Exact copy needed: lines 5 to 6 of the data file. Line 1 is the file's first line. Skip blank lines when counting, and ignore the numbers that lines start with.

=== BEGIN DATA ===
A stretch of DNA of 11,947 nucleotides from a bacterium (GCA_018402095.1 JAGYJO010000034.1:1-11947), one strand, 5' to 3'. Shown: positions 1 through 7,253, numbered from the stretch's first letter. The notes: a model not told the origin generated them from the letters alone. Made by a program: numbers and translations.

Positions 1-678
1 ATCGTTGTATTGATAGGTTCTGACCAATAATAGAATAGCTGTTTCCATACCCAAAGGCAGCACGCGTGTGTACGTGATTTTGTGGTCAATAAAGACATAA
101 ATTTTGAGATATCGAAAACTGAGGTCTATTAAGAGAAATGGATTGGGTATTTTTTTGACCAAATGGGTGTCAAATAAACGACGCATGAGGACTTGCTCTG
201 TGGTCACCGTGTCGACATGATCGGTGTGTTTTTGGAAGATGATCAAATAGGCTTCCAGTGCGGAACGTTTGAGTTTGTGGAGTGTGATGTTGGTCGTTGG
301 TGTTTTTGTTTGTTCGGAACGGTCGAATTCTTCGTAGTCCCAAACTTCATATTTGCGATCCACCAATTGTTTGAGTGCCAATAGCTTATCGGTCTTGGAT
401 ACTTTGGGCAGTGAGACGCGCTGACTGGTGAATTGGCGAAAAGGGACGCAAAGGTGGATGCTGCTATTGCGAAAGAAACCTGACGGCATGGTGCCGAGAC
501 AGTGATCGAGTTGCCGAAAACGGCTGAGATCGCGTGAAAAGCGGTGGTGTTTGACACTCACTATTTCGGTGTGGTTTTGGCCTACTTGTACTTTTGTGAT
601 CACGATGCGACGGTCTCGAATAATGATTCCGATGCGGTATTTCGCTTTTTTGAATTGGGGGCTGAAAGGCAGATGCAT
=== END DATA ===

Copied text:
201 TGGTCACCGTGTCGACATGATCGGTGTGTTTTTGGAAGATGATCAAATAGGCTTCCAGTGCGGAACGTTTGAGTTTGTGGAGTGTGATGTTGGTCGTTGG
301 TGTTTTTGTTTGTTCGGAACGGTCGAATTCTTCGTAGTCCCAAACTTCATATTTGCGATCCACCAATTGTTTGAGTGCCAATAGCTTATCGGTCTTGGAT